Please use this identifier to cite or link to this item: http://dx.doi.org/10.18419/opus-9755
|Title:||Experimental and numerical study of chloride induced corrosion in reinforced concrete|
|Abstract:||Chloride-induced corrosion is considered as one of the major concern for durability of reinforced concrete (RC) structures. Especially vulnerable, are structures located in coastal marine environment or highways and garages treated with de-icing salts during winter seasons (Tuutti, 1993; Cairns, 1998). Consequences of chloride-induced corrosion of steel reinforcement have negative effects on structural behavior and involve several aspects related to the life cycle of the structure, such as serviceability, safety and structural performance. Direct and indirect costs of maintenance and repair are relatively high and constitute nowadays a huge economic exertion. Therefore, challenging task is to develop and improve a numerical tool, which can realistically predict corrosion processes and the related mechanism of deterioration in RC structures, supporting the service life prediction of damaged and undamaged structures.The main objective of the present work is to validate the recently developed 3D Chemo-Hygro-Thermo-Mechanical model for concrete by means of an extensive experimental program, which includes tests under natural and laboratory controlled conditions. The comparison between numerical and experimental results is significantly important in order to quantitatively calibrate the parameters responsible for the computation of corrosion rate and distribution of rust in pores and cracks. To better describe the problem, hysteretic moisture behaviour is coupled with the transport of corrosion products in cracks and a relationship between diffusivity of corrosion compounds and crack width is proposed. It has been demonstrated experimentally that the production of corrosion compounds are strongly dependent on the environmental conditions and presence of chemical reactants. Therefore, type of corrosion products and corresponding distribution are in the present work investigated on concrete thin section by means of microscope analysis and Raman spectroscopy. Computation of corrosion rate and related corrosion induced damage is directly related to the assumed position of anode and cathode on the reinforcement surface and currently there is no algorithm which can predict the combination between anode and cathode surfaces that results to the highest corrosion induced damage. To investigate this influence, the expression for maximum entropy production, deduced from irreversible thermodynamics, is formulated. The entropy is considered produced by dissipative processes, which are in this special case the flow of ions through the electrolyte, the anodic and cathodic polarization and the diffusion oxygen process. Through several numerical examples, in which the size and position of anodic and cathodic surfaces are varied, is demonstrated that maximum entropy leads to maximum corrosion induced damage.|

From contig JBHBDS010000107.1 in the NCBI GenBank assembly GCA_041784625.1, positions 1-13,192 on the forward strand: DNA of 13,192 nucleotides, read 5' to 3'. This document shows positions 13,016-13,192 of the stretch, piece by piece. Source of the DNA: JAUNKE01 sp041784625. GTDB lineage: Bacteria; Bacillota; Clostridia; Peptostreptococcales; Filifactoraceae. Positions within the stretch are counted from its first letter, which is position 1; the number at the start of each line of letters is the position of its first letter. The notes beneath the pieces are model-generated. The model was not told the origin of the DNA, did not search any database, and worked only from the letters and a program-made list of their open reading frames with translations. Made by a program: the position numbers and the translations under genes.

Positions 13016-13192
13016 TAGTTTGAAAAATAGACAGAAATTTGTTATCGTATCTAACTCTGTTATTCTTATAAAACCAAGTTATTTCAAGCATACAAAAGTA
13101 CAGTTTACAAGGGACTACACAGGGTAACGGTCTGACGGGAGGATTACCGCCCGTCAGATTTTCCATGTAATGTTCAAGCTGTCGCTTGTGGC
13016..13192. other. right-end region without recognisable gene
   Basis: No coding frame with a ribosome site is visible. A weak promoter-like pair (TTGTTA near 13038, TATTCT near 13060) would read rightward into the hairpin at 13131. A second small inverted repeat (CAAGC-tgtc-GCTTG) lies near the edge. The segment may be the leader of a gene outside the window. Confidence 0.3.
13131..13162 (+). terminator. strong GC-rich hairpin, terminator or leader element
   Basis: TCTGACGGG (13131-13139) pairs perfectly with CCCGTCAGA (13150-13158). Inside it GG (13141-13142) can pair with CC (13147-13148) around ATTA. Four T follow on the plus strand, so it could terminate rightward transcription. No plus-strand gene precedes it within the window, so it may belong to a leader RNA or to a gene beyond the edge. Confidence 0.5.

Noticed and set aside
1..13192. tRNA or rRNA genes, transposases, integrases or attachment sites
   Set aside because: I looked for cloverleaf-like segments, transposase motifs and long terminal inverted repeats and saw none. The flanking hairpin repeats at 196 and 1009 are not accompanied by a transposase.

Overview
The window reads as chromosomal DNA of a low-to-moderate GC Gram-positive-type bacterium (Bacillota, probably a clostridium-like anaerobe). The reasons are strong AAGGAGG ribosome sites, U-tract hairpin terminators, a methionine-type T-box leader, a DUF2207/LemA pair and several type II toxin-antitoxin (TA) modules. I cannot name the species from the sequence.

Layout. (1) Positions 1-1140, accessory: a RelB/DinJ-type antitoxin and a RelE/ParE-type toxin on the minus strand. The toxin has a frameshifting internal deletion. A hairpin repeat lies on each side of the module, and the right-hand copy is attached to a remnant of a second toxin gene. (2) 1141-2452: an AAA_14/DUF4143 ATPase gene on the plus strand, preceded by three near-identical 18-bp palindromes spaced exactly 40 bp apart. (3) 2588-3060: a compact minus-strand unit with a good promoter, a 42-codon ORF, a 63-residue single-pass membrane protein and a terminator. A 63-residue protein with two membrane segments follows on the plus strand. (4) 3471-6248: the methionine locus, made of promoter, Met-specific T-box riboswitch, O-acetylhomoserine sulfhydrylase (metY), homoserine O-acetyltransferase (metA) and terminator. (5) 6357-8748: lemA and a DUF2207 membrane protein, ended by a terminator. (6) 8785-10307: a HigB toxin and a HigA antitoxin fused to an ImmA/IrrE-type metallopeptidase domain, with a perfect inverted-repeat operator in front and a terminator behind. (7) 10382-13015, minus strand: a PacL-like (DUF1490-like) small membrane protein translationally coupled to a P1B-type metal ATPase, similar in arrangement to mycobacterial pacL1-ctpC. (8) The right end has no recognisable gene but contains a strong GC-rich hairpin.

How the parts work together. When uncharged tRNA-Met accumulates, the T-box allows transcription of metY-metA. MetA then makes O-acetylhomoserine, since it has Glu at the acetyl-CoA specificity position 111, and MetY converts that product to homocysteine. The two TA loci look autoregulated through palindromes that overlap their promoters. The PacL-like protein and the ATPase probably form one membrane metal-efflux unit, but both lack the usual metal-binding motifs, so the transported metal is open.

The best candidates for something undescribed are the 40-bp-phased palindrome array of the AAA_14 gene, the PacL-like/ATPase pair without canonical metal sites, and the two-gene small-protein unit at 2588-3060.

|Appears in Collections:||02 Fakultät Bau- und Umweltingenieurwissenschaften|
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